at initial levels.
2. Shifts in Aggregate Supply
Event :natural calamities like earthquake,
Tsunami, Cyclone, drought
1. An adverse shift in the short-
SRASC Shift downward run aggregate-supply curve . . .
Price
Level

Long-run Short-run
aggregate AS2 aggregate
supply supply, AS

B
P2
A
P
3. . . . and
the price
level to rise.
Aggregate demand

0 Y2 Y Quantity of
2. . . . causes output to fall . . . Output
Accommodating an Adverse Shift in Aggregate Supply

1. When short-run aggregate


supply falls . . .
Price
Level
Long-run Short-run
aggregate AS2 aggregate
supply supply, AS

P3 C 2. . . . policymakers can
P2 accommodate the shift
A by expanding aggregate
3. . . . which P demand . . .
causes the
price level
to rise 4. . . . but keeps output AD2
further . . . at its natural rate.
Aggregate demand, AD

0 Natural rate Quantity of


of output Output
The Effects of a Shift in SRAS
Event: Oil prices rise
1. Increases costs, P LRAS
shifts SRAS
SRAS2
(assume LRAS constant)
2. SRAS shifts left SRAS1
B
3. SR eq’m at point B. P2
P higher, Y lower, P1 A
unemp higher
From A to B,
AD1
stagflation, Y
a period of Y2 YN
falling output
and rising prices.
Accommodating an Adverse Shift in SRAS
If policymakers do nothing,
4. Low employment P LRAS
causes wages to fall,
SRAS2
SRAS shifts right,
until LR eq’m at A. P3 C SRAS1
B
Or, P2
policymakers could use P1 A
fiscal or monetary policy AD2
to increase AD and
accommodate the AS AD1
Y
shift: Y2 YN
Y back to YN, but
P permanently higher.
Monetary and Fiscal Policy
on
Aggregate Demand

 Monetary and fiscal policy are sometimes used to offset those


shifts and stabilize the economy.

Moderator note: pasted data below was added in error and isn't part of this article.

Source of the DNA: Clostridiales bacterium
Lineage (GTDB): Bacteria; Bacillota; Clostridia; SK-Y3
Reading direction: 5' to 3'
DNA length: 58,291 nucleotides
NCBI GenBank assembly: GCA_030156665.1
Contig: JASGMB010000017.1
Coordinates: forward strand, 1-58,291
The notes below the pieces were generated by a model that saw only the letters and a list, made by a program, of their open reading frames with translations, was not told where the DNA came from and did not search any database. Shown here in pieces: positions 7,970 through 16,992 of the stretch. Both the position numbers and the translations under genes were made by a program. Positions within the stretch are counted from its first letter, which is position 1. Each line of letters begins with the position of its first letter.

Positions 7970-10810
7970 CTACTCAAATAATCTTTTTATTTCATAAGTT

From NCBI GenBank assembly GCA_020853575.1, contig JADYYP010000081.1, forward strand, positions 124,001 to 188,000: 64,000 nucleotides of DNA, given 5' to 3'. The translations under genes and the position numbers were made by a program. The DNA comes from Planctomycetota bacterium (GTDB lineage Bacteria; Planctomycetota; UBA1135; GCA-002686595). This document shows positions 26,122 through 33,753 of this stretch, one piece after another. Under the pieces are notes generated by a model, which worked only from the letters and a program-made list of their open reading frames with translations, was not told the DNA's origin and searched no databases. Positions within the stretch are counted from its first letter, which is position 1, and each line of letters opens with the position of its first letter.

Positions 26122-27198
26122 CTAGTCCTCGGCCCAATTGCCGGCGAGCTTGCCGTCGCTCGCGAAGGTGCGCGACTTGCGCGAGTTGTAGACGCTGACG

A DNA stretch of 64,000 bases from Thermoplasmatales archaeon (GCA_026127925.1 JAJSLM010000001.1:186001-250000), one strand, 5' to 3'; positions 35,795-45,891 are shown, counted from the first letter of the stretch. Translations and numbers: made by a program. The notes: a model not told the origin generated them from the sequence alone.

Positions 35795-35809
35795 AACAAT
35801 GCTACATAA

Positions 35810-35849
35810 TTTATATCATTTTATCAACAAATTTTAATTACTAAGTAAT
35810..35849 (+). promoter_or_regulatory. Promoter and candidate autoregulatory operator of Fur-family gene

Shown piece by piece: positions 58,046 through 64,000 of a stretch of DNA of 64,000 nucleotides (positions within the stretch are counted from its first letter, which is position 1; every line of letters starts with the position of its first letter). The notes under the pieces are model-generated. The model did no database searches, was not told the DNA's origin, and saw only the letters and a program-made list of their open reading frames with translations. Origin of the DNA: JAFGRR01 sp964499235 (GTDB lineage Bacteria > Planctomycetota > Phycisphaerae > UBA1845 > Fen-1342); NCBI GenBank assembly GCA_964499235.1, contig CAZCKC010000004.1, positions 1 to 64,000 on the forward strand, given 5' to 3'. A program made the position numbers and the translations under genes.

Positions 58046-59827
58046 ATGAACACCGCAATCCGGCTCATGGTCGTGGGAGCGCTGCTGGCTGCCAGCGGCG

How Monetary Policy Influences Aggregate Demand
How Monetary Policy Influences Aggregate Demand
The Downward Slope of the Aggregate-
Demand Curve

(a) The Money Market (b) The Aggregate-Demand Curve

Interest Money Price


Rate supply Level
2. . . . increases the
demand for money . . .

r2 P2
Money demand at
price level P2 , MD2
r 1. An P
3. . . .
which increase
Money demand at in the Aggregate
increases
price level P , MD price demand
the
equilibrium 0 level . . . 0
Quantity fixed Quantity Y2 Y Quantity
interest
by the RBI of Money of Output
rate . . .
4. . . . which in turn reduces the quantity
of goods and services demanded.
How Monetary Policy Influences Aggregate Demand
Changes in the Money Supply

(a) The Money Market (b) The Aggregate-Demand Curve


Interest Price
Rate Money MS2 Level
supply,
MS

r 1. When the RBI P


increases the
money supply . . .
2. . . . the r2
AD2
equilibrium
interest rate Money demand Aggregate
falls . . . at price level P demand, AD
0 Quantity 0 Y Y Quantity
of Money of Output
3. . . . which increases the quantity of goods
and services demanded at a given price level.
Monetary policy
For each of the events below,
- determine the short-run effects on output
- determine how the RBI should adjust the money
supply and interest rates to stabilize output
A. BJP Govt tries to balance the budget by cutting govt
spending.

B. A stock market boom increases household wealth

C. War breaks out in the Middle East, causing oil prices


to soar.
Answers
A. BJP Govt tries to balance the budget by cutting govt spending.
This event would reduce Agg Demand and Output.
To stabilize output, the RBI should increase MS and reduce r to
increase AD.

B. A stock market boom increases household wealth.


This event would increase AD, raising output above its natural rate.
To stabilize output, the RBI should reduce MS and increase r to reduce AD.

C. War breaks out in the Middle East, causing oil prices to soar.
This event would reduce AS, causing output to fall.

To stabilize output, the RBI should increase MS and reduce r to increase


AD.
How Fiscal Policy Influences Aggregate Demand
A. Changes in Government Purchases (G0)

 When policymakers change the money supply or taxes, the


effect on aggregate demand is indirect—through the
spending decisions of firms or households.